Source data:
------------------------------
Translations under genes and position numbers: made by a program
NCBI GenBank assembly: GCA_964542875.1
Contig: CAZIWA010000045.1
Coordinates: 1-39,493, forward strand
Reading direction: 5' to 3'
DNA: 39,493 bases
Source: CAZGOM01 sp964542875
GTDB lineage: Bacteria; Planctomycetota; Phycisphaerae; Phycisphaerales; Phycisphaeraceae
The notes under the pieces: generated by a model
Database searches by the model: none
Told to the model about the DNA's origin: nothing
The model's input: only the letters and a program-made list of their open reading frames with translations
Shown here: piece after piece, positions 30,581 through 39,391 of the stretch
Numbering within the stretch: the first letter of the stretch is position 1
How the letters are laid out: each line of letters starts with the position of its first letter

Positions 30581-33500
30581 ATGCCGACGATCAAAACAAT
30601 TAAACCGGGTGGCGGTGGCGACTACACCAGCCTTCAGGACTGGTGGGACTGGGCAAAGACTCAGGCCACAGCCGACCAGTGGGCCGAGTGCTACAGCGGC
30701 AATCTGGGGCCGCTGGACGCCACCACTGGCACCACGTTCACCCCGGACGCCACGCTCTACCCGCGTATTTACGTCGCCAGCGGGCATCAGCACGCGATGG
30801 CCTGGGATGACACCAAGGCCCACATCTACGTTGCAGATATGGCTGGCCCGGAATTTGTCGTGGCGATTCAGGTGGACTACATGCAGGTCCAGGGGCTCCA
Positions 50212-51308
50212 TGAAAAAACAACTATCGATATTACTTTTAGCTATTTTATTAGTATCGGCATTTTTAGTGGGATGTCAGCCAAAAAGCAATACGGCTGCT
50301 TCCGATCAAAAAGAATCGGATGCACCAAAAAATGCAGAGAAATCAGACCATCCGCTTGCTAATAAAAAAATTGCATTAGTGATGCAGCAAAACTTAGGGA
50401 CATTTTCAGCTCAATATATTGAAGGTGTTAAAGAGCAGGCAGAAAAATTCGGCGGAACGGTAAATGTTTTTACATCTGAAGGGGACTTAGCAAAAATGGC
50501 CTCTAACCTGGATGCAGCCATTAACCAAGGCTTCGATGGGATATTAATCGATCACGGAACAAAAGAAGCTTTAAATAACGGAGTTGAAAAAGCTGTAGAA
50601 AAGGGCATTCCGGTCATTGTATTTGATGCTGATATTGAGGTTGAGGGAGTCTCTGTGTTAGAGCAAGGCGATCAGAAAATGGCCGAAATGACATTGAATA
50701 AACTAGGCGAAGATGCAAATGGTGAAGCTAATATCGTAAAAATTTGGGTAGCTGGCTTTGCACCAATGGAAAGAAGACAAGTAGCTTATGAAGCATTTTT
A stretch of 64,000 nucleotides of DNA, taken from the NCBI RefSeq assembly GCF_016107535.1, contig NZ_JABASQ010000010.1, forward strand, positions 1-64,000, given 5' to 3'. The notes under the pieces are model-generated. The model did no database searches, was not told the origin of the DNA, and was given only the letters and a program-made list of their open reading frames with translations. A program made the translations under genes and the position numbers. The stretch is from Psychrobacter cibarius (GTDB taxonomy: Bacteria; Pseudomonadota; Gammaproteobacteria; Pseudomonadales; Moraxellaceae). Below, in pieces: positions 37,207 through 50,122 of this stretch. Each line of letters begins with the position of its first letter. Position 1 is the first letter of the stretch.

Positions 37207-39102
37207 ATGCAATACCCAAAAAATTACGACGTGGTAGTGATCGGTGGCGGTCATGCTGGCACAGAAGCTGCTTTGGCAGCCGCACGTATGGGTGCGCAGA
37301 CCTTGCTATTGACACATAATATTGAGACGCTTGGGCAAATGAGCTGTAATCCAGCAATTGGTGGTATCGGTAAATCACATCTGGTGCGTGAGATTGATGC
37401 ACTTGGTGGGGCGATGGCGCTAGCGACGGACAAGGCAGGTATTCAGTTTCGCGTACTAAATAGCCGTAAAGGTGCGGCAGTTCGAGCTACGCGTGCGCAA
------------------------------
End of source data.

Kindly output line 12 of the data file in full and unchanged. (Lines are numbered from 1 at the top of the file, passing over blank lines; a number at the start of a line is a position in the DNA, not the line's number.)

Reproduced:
The model's input: only the letters and a program-made list of their open reading frames with translations